Recorded at Publishers Weekly, it’s More To Come, the weekly podcast of comics news, interviews and discussion with Calvin Reid, Kate Fitzsimons and The Beat’s own Heidi MacDonald. Recorded live at Comic Arts Brooklyn, in this week’s podcast More to Come’s Calvin Reid interviews Jen Wang, co-creator of “In Real Life” with Cory Doctorow as […]
I’ve long been awaiting Jeff Trexler’s analysis of the Marvel/Kirby Settlement, and he starts a two-part piece with Should the Kirby Family Have Settled? In case it hasn’t been explicitly stated enough, it was Trexler’s exploration of the potentially ground breaking work for hire aspects of the case that Kirby family attorney Marc Toberoff seems to have used to get the Supreme Court to even look at the case. To allow it to go to decision would have established an important precedent—but it was extremely risky for the Kirby heirs:
The Angoulême Festival International de la Bande Dessineé for 2015 has released the schedule of art exhibits, spotlights and other goodies. They attached this as an English-language pdf which I’ve inserted below. There are several amusing typos on the list, see if you can spot them. All that aside, this is a pretty stunning—and cosmopolitan—line-up, […]
Although The Beat is a loyal New Yorker subscriber (it’s the only thing that holds our attention whilst on the elliptical) just beause you’re a subscriber does’t mean you get the Cartoons of the Year special edition. However if our email is to be believed, this issue includes several new pieces that may necessitate a trip to the newsstand.
Via Leonard Pederson’s Facebook page here’s a photo of me interviewing Frank Miller and Bill Sienkiewicz about Elektra Assassin at the Golden Apple in LA c1987. I guess I could make a better guess to the time by looking at the books in the background. Void Indigo, Mage and The Far Side. I think that’s Mikal […]
Going about your business clad in the underwear of a superhero is a god given right, and it’s not just for cosplay any more: Hot Topic is now offering DC underoos in adult sizes including Superman, Wonder Woman, Batman, Batgirl, Harley Quinn, and Captain America. Please note, these are actually branded Underoos, after a a long ago brand of child sized superheroic undies, as our pal Paul at Idle Hands revealed:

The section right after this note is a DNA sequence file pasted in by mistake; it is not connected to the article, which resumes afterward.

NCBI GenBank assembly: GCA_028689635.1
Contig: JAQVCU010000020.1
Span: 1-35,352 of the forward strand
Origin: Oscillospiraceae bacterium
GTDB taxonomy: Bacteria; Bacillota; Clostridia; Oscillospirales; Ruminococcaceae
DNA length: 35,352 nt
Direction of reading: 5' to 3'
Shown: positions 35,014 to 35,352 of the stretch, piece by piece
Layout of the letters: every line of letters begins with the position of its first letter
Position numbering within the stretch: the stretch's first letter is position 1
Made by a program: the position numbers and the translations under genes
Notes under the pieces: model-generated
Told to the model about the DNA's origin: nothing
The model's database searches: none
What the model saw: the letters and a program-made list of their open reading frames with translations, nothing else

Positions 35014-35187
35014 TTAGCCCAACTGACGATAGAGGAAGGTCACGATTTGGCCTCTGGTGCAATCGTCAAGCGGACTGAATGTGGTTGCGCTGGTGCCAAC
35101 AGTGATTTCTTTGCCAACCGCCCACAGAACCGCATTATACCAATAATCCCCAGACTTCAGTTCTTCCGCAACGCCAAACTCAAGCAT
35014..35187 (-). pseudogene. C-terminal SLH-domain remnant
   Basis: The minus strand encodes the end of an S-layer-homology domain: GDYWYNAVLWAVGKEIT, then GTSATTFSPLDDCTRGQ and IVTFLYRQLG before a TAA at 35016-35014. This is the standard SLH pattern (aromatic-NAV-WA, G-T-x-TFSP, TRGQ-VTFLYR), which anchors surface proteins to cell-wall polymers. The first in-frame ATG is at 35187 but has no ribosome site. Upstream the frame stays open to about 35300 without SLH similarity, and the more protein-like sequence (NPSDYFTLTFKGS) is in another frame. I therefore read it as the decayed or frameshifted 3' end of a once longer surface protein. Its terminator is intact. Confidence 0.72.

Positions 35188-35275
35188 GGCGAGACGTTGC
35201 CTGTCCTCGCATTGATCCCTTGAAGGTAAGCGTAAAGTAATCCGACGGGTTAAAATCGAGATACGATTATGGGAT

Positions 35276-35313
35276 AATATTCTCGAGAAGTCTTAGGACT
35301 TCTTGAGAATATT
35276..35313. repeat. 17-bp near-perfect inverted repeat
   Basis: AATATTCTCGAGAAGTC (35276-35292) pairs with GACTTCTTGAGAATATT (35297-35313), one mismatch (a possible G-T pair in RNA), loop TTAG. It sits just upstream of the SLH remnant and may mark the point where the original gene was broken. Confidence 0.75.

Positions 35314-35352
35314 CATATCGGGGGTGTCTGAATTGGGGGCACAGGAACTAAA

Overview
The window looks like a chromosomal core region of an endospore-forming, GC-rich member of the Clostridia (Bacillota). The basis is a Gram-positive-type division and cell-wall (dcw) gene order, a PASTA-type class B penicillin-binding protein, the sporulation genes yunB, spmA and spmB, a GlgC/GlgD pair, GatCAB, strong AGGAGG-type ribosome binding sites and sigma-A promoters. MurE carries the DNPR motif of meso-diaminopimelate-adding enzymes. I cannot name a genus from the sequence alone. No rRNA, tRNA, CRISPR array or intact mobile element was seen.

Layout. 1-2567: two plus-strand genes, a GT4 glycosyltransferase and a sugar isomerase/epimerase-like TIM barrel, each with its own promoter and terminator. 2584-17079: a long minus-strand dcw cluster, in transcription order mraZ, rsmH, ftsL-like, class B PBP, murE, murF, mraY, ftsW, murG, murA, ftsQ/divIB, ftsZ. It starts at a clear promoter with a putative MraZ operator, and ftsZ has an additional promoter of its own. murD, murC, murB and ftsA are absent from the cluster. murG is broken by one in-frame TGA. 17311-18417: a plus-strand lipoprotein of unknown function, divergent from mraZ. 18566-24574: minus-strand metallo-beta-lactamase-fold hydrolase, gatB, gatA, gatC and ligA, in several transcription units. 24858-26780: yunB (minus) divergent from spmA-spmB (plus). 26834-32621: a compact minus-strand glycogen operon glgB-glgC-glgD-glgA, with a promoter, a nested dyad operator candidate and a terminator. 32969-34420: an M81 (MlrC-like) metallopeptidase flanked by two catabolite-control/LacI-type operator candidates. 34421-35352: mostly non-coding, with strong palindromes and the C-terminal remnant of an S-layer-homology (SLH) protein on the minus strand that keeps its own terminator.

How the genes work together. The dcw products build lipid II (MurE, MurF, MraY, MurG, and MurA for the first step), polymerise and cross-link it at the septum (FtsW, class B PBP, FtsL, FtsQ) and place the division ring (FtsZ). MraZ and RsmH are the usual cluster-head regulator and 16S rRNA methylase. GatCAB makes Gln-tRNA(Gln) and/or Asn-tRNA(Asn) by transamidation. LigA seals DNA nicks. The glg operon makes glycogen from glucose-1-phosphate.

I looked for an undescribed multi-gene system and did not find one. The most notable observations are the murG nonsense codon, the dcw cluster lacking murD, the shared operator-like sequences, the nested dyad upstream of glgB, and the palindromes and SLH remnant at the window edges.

Speaking of that gifting time of the year, we’ve just partnered with TeePublic to offer the first ever Comics Beat TeePublic Store. TeePublic is a site that offers shirts designed by independent artists—there are hundreds of designs available, smashing up all your favorite pop culture icons and slogan, but The Beat staff has specially curated a store just for our readers. It is hard to choose!
AND there’s a $14 sales on all shirts until tomorrow—shirts are normally $20 so it’s a good deal! And we’ll soon have a special Beat t-shirt up in our store as well.
By Matt O’Keefe In the world wide web there’s a lot that goes unnoticed, even in more niche industries like comics. For the last few years artist Gannon Beck, along with various writers, has been telling tales of the Spaces Corps, a guild reminiscent of the Green Lantern Corps at DC or the Nova Corps […]
This photo was posted on Marvel.com in a piece commemorating Veteran’s Day.
Obviously there is no one in comics more suitable for this kind of salute than Kirby who would tell his war stories to all.
JACK KIRBY ON MARVEL.COM
By David Nieves Even though Los Angeles is the entertainment capital of the world, ten years ago, you’d be remiss to find comic conventions, toy shows, or most other forms of pop culture gatherings. The monthly mini show at the Shrine Expo was at times more a flea market than a convention and Frank and […]
Cartoonist/multi media artist Matthew Thurber has a provocative piece called Letter to a Young Cartoonist about the use of the internet as a career approach, and he offers an idea that I had never really engaged with before but now that I’ve heard it, I can’t forget it. The internet is “pay to play” for so many of us, even given the free tools available.
In the modern era of licensing, it isn’t about likenesses and wooden stories, but about reimagining things.
So Lion Forge hired Joe Casey and artist Jim Mahfood to do Miami Vice. Bringing Crockett and TUbbs to the modern day.
Since both Casey and Mahfood are certifiably bonkers*** this is awesome.
On Monday, James Sturm, cartoonist and director of the Center for Cartoon Studies, posted a cartoon at The Nib called “The Sponsor”. I’m sure if you are a cartoonist you’ve already read it, since it was the talk of the town for a few days. Basically it concerns cartoonists, jealousy, the low bar for success, anxiety over one’s abilities, tumblr hits, Kickstarter and more. All in 24 panels. I’d call that a good job.
The basic conceit is that as in various 12-step programs, cartoonists have sponsors they can call in moments of stress. A young cartoonist named Casey calls his sponsor, Alan, in the middle of the night to fret about another cartoonist named Tessa who has a six figure Kickstarter, a line out the door at a Rocketship signing, and a book deal with D&Q. Tessa’s success sends Casey into such a tizzy that he has to work things out and consider grad school, despite Alan’s insistence that Crumb never thought about hits. And despite his “stay strong” rhetoric to Casey, Alan soon picks up the phone to call his OWN sponsor.